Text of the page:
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Malcolm Gladwell Explains Why It Often Makes Sense to Put Your Money on David, Not Goliath

The latest book by the best-selling author examines the power of 'underdogs'

Q: Your family moved from London, England, to Ontario; then you moved to the U.S. Did all that relocating make you feel like an outsider or underdog?

A: Not an underdog. An outsider, yes. I was interested in writing about underdogs because they've had such a different experience than I have. I have not had a difficult life at all — I've had a life of real privilege. I mean, to grow up in middle-class Canada and then immigrate to the United States: Compared to 99.99 percent of humanity, that's a pretty good deal! So I don't make any claim to be anything like the people I write about in this book.

Q: Vivek Ranadivé, the basketball coach you profile from Mumbai, took his daughter's California middle school team to the national championship specifically because he knew nothing about the game. Yet his very effective methods — he taught his girls to beat the deadlines for the inbounds pass and moving the ball past midcourt — never really caught on among other coaches. What makes conventional wisdom so persistent?

A: Underdog strategies are difficult. They don't come with any promise of victory; they simply improve your odds of doing well. Most of us would rather do what's comfortable than do what maximizes our chances of winning. It's a sad truth about human nature that it takes a special kind of person to follow this road.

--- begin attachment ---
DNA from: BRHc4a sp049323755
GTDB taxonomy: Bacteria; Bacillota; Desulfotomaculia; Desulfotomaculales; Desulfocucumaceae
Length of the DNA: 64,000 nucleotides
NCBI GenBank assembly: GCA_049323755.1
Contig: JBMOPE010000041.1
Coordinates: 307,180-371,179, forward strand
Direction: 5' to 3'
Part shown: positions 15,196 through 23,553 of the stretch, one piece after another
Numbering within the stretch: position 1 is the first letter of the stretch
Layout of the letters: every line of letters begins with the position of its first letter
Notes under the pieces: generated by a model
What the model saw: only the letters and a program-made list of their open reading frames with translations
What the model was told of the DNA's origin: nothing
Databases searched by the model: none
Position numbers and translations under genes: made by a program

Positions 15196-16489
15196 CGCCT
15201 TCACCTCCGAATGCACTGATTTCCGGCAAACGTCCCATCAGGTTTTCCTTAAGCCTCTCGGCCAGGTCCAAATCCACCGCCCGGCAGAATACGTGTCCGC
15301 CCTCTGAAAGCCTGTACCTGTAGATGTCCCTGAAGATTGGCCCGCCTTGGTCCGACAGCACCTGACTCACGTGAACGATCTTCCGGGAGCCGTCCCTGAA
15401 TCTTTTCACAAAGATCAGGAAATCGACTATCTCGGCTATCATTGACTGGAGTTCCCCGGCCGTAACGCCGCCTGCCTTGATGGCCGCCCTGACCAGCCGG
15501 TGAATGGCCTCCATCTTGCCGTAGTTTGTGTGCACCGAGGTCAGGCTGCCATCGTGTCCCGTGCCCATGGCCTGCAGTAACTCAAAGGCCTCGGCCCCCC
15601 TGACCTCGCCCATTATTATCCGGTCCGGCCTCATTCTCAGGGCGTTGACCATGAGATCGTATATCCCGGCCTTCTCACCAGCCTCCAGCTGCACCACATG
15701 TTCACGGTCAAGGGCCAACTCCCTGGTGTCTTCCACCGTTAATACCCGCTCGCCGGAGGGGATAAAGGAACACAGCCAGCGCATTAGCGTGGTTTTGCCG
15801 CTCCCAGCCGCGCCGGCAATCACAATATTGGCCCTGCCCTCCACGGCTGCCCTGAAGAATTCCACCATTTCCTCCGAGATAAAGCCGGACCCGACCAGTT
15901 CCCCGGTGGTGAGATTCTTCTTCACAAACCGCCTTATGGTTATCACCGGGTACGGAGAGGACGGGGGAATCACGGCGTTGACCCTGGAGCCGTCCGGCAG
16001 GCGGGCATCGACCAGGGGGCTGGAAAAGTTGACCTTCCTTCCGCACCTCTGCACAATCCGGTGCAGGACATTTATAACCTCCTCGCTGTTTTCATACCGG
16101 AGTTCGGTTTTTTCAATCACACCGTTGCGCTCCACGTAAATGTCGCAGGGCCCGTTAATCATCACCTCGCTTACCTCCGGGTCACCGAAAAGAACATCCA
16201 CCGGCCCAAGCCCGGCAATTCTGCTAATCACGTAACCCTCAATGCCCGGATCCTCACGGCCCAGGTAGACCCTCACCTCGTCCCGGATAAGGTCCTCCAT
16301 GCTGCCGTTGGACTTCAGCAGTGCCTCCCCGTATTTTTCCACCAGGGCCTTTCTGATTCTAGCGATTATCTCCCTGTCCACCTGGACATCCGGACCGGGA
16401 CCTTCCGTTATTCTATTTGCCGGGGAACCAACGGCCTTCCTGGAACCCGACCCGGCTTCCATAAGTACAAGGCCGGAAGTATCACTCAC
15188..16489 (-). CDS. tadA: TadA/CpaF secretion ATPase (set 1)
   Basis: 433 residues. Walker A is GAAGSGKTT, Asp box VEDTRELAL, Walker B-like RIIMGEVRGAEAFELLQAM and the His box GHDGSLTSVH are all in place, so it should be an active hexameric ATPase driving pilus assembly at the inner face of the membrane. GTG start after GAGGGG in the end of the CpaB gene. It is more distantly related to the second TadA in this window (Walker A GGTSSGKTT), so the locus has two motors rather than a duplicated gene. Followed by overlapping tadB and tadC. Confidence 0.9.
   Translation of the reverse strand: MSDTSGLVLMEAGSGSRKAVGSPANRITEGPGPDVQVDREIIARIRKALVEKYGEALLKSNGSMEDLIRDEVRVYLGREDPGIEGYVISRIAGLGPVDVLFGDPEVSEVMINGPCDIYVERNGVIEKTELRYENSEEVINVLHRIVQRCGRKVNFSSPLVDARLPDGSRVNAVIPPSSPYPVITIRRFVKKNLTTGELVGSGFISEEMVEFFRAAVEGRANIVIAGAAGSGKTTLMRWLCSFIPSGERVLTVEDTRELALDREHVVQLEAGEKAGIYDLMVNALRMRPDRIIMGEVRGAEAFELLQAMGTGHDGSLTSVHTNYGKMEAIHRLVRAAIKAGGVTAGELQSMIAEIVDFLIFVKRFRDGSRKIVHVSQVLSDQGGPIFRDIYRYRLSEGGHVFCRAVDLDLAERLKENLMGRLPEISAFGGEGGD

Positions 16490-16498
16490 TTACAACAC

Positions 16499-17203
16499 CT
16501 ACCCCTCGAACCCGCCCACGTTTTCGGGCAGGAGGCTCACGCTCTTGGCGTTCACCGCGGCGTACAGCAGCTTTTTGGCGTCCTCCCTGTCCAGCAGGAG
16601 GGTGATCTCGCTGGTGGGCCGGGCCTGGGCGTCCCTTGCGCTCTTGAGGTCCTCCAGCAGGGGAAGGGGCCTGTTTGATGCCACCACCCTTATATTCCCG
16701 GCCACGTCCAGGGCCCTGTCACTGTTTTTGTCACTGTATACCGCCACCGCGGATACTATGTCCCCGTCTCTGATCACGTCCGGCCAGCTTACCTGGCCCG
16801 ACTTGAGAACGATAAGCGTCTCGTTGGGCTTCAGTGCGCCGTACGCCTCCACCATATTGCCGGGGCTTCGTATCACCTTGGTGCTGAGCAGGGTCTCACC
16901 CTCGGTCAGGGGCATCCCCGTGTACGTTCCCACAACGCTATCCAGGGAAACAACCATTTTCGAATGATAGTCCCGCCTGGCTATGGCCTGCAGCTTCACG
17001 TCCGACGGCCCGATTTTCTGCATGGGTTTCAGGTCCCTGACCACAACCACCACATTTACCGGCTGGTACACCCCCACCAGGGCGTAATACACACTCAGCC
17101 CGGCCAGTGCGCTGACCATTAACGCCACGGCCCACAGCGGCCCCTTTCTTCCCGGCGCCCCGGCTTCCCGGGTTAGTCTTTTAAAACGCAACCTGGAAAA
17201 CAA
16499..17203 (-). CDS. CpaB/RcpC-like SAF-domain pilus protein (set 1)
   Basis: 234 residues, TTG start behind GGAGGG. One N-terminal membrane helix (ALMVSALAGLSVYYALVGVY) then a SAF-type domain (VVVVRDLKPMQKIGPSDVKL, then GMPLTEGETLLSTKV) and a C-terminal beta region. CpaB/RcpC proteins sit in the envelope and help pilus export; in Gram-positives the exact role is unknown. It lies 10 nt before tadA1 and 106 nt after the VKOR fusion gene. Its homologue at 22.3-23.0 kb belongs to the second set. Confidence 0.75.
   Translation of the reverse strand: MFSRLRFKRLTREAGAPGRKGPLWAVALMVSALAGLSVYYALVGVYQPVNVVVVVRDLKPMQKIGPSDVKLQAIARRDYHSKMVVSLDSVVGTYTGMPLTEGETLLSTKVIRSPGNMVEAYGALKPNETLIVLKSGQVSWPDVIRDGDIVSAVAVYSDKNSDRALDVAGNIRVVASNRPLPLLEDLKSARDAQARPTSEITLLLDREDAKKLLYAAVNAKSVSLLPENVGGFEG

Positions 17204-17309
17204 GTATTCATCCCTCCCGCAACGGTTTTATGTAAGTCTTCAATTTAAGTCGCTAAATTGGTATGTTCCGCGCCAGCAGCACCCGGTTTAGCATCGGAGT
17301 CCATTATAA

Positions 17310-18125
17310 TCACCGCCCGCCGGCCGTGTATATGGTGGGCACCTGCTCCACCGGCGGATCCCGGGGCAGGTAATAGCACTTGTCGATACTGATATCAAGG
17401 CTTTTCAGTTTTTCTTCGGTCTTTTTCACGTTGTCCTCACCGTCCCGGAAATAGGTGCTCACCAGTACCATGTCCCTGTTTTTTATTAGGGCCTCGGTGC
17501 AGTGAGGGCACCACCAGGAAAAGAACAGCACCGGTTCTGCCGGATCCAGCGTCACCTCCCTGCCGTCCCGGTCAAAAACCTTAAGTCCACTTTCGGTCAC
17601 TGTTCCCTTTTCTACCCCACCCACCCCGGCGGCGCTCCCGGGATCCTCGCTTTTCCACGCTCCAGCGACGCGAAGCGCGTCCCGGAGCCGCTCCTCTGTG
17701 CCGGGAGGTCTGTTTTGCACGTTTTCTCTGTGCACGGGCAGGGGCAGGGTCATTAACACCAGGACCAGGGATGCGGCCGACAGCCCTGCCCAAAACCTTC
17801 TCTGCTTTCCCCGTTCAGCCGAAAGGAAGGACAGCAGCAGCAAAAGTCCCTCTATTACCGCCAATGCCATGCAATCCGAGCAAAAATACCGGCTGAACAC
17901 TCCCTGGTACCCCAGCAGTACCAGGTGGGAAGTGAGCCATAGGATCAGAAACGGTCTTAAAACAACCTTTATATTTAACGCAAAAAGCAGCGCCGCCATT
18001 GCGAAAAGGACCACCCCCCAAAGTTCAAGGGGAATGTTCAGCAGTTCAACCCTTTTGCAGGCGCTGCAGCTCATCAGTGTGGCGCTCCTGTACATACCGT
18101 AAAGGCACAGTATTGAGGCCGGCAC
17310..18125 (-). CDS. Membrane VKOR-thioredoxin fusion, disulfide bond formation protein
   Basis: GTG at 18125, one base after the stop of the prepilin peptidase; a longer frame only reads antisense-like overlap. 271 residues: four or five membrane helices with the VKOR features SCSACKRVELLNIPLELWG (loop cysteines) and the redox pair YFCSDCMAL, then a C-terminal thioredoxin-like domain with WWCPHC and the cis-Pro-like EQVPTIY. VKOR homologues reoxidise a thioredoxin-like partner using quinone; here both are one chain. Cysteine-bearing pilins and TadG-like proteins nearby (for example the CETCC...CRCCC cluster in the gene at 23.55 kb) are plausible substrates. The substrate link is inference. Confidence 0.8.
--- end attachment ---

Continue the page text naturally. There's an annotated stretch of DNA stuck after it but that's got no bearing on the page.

Q: You just turned 50 — has that changed your worldview at all? What are some seeming disadvantages for people over 50?

A: Older people as a group are both Davids and Goliaths. On the one hand, the demographic to which I now belong, as you point out, has most of the wealth in the world and most of the power in the world. At the same time, we have an enormous concentration of the opposite: the most vulnerable, the most neglected, the most thwarted people in society.

People in their 50s and 60s are at a disadvantage in reentering the workforce once they've lost a job. They have enormous potential and experience, yet they face these incredible obstacles in getting a chance to demonstrate them. At the same time, though, virtually every CEO in America is over 50. So there's this strange variability in the roles the elderly play, and the stereotypes that are attached to them, because they're both the most powerful and the least powerful.

Q: As you grow older in your job, you often become the underdog or misfit yourself — if you work for a tech company, for example, you can easily find yourself outside the circle of "cool kids" running the place. How should older workers react or think in such a situation?

A: We have to rethink getting older, because we have systematically undervalued judgment and experience. One of the key underappreciated facts about the Amadou Diallo shooting [in 1999, which Gladwell covered in Blink] is that the [four] officers who shot him were all very young. They all had very limited experience on the force. And in talking to police officers, I came to understand just how important experience is. There are situations that you're put into as a police officer that you can interpret properly only if you have the benefit of a great deal of experience — if you've seen it many times before.

Next page: Is Malcolm Gladwell a David or Goliath? »

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